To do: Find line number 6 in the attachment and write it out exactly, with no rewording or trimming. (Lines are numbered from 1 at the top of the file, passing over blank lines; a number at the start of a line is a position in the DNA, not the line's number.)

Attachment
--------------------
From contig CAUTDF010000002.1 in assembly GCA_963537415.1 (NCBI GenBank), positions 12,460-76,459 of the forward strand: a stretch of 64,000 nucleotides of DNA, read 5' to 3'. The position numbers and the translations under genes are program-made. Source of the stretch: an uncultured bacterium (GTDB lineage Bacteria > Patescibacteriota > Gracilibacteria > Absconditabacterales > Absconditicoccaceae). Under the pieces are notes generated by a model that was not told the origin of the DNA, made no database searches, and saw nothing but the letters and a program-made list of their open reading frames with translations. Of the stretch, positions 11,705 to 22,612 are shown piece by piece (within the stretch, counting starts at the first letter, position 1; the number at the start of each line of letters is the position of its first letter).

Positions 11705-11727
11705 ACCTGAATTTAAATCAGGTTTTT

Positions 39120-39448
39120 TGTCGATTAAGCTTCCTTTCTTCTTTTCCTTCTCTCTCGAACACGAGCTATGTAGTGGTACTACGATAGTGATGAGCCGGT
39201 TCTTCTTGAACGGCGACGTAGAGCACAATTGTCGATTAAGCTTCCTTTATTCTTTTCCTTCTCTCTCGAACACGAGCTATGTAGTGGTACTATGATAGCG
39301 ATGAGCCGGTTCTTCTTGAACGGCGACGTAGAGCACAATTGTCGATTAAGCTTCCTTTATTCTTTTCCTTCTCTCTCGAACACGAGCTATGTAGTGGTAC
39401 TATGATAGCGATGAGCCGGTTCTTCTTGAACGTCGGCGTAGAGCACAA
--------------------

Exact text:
39201 TCTTCTTGAACGGCGACGTAGAGCACAATTGTCGATTAAGCTTCCTTTATTCTTTTCCTTCTCTCTCGAACACGAGCTATGTAGTGGTACTATGATAGCG